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The concept of truly “wireless” loudspeakers – at least as far as home entertainment systems are concerned – has yet to be fully realised. Most wireless home entertainment speakers are indeed wireless in the sense that they do not need to be connected to an audio source — but they do still need to be connected to a mains power outlet. There are of course some very high quality professional level loudspeakers which employ integral high performance lead-gel batteries and provide truly wireless operation for up to 20 hours. These are very much in the minority however and with price tags in excess of £1000 or even £2000 are beyond the means – and the needs – of most domestic consumers. Equally some battery powered models – operating typically on 6 or 8 standard AA batteries – are available but these are perhaps better suited to PC or MP3 player use than as full-blown home entertainment loudspeakers. Loudspeakers tend to drain batteries very quickly and speakers of this type are often equipped with a 9 volt or 12 volt transformer for mains operation.
Wireless Speaker Considerations
Wireless speaker technology is advancing at a rate of knots and this has led to the availability of some wireless loudspeakers that are capable of more than adequate operation on rechargeable batteries and are much more economically priced than their “high tech” predecessors. Voyager VYWSS wireless stereo speakers, for example, are capable of up to 5 hours operation on a single charge and include an “auto mute” function which automatically switches the speaker off if no signal is being received preserving the life of the battery still further. Even if you choose speakers that require mains power you can avoid the necessity of masses of unsightly cables – which may also be difficult to troubleshoot in the event of problems – without the cost of a professional wiring installation.
A wireless speaker system requires naturally enough a transmitter – which in a home entertainment system may be built into an amplifier or tuner – and a receiver. Receivers may be built into a speaker enclosure itself or a separate receiver – and transmitter – may be provided. Transmission to remote speakers is usually made on the 900MHz or 2.4 GHz RF (“Radio Frequency”) bands although some wireless speaker systems do operate in the 5.8GHz band. These systems are less susceptible to interference from domestic electrical appliances – such as mobile phones – but may have a limited range when compared to 2.4GHz systems. Range is typically somewhere between 150 and 300 feet from a transmitter and transmissions do not require “line of sight”. Do bear in mind however that walls ceilings and other obstructions – depending on their number and physical construction – may weaken the radio signal at the receiver and reduce the operational range of the system. AQ Deluxe wireless speakers, for example, which are supplied in sets of two plus a transmitter, have a maximum range of 300 feet or so in an open area. This particular model is available in a choice of black white pink or beech finishes to match your existing décor.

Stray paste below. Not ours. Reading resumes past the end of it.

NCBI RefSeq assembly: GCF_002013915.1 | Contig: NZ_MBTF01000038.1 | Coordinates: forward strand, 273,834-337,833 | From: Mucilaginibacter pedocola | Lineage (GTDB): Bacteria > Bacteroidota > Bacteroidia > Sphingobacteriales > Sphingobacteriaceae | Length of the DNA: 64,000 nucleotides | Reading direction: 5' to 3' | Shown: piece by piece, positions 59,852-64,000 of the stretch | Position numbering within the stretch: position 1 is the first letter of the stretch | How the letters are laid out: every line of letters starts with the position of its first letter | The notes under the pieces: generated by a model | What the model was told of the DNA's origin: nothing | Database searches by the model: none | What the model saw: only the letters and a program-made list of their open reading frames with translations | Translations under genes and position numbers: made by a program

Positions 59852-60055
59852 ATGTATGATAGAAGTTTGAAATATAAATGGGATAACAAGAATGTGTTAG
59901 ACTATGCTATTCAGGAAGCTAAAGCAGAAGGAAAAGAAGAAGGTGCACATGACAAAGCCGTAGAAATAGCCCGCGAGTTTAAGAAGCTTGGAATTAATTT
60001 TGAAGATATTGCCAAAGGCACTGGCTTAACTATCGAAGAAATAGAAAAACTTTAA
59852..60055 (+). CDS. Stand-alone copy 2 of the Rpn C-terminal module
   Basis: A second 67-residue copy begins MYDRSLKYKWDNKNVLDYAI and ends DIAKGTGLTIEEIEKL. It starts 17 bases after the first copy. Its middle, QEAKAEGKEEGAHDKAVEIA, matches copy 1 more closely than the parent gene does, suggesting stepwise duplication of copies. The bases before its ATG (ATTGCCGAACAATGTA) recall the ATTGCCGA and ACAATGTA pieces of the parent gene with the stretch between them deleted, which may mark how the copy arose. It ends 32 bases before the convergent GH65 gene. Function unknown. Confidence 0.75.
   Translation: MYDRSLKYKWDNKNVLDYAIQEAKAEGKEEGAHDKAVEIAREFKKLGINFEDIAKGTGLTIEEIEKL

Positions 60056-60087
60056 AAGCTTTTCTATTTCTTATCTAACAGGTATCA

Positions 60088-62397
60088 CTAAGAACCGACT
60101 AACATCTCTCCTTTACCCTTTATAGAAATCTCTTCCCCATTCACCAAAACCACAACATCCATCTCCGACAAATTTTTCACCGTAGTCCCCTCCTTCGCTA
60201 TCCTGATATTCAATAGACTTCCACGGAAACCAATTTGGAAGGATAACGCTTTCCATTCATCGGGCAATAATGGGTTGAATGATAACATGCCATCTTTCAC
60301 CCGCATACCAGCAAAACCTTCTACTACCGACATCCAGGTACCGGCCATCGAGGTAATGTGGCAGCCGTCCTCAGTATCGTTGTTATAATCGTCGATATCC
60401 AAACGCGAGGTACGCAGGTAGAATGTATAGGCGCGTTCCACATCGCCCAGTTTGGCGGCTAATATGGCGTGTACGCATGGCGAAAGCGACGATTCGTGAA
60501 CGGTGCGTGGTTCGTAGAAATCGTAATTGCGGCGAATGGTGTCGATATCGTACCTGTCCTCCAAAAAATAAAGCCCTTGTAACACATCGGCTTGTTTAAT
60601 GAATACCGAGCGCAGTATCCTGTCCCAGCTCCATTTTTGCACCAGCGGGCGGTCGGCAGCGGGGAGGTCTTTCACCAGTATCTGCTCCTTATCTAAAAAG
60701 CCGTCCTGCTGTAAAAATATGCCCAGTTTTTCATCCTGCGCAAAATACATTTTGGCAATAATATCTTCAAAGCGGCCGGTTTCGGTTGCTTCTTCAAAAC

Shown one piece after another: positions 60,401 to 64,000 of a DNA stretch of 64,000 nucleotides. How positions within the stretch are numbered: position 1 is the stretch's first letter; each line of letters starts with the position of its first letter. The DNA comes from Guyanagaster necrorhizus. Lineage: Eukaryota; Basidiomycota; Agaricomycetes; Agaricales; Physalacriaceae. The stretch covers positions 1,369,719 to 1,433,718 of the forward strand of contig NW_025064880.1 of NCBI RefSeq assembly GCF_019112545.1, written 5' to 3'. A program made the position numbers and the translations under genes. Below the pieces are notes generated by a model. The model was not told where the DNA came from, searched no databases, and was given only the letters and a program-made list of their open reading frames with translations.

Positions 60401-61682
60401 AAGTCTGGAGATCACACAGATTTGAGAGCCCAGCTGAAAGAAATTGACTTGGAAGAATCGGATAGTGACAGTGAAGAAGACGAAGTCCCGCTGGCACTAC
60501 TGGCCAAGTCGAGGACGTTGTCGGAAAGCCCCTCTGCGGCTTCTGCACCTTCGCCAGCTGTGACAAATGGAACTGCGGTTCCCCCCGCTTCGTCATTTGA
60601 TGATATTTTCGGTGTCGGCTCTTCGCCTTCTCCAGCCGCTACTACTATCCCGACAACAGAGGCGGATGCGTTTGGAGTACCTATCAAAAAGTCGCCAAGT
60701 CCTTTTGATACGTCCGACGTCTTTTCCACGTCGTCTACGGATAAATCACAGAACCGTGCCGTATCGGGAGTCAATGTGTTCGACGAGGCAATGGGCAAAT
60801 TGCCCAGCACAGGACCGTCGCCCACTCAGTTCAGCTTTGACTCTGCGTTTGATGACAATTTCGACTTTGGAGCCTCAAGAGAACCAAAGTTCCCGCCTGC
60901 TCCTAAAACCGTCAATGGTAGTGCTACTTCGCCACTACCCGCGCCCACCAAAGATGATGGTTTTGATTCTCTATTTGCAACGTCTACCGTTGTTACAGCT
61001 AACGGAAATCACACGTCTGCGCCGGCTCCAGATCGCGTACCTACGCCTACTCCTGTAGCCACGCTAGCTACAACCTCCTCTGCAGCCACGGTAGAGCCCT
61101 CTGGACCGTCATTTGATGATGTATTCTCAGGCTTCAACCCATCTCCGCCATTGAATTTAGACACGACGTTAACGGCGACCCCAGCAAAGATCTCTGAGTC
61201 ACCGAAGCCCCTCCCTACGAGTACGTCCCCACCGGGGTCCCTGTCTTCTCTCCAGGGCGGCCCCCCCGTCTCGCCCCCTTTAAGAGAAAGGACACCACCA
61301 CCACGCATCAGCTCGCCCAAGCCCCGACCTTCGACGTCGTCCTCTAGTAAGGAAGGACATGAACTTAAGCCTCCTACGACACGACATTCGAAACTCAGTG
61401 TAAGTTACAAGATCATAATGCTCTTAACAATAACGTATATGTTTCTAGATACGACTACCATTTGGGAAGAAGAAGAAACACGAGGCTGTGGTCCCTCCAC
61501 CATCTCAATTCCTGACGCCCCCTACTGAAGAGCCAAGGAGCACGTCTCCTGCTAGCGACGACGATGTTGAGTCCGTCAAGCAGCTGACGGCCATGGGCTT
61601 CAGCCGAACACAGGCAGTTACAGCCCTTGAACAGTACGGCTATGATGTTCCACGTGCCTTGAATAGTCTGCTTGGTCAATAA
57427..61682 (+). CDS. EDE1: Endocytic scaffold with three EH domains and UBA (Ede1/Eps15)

Most music is broadcast in traditional two channel stereo but the soundtrack of DVD films and HDTV broadcasting is often recorded in Dolby Digital – an industry standard 5.1 channel digital surround sound format – and extended 6.1 or 7.1 channel formats may also be a possibility. A typical home entertainment speaker configuration therefore consists of a centre channel speaker, left and right front speakers, left and right rear speakers and a dedicated subwoofer for low frequency bass effects. In the absence of a wireless solution this inevitably involves running six loudspeaker cables to different locations around the listening space and for this reason rear speakers – which would otherwise require the longest runs of cable – are often wireless. Bipolar speakers – those in which the drivers fire in two directions – cause reflection from the rear wall of a listening space so that sound appears to be emanating from a wide area and are generally considered to the best type of speaker for this application. Unipolar front-ported speakers also work well however. The ability to route bass from all five main sound channels to a subwoofer means that rear surround sound speakers can be relatively small.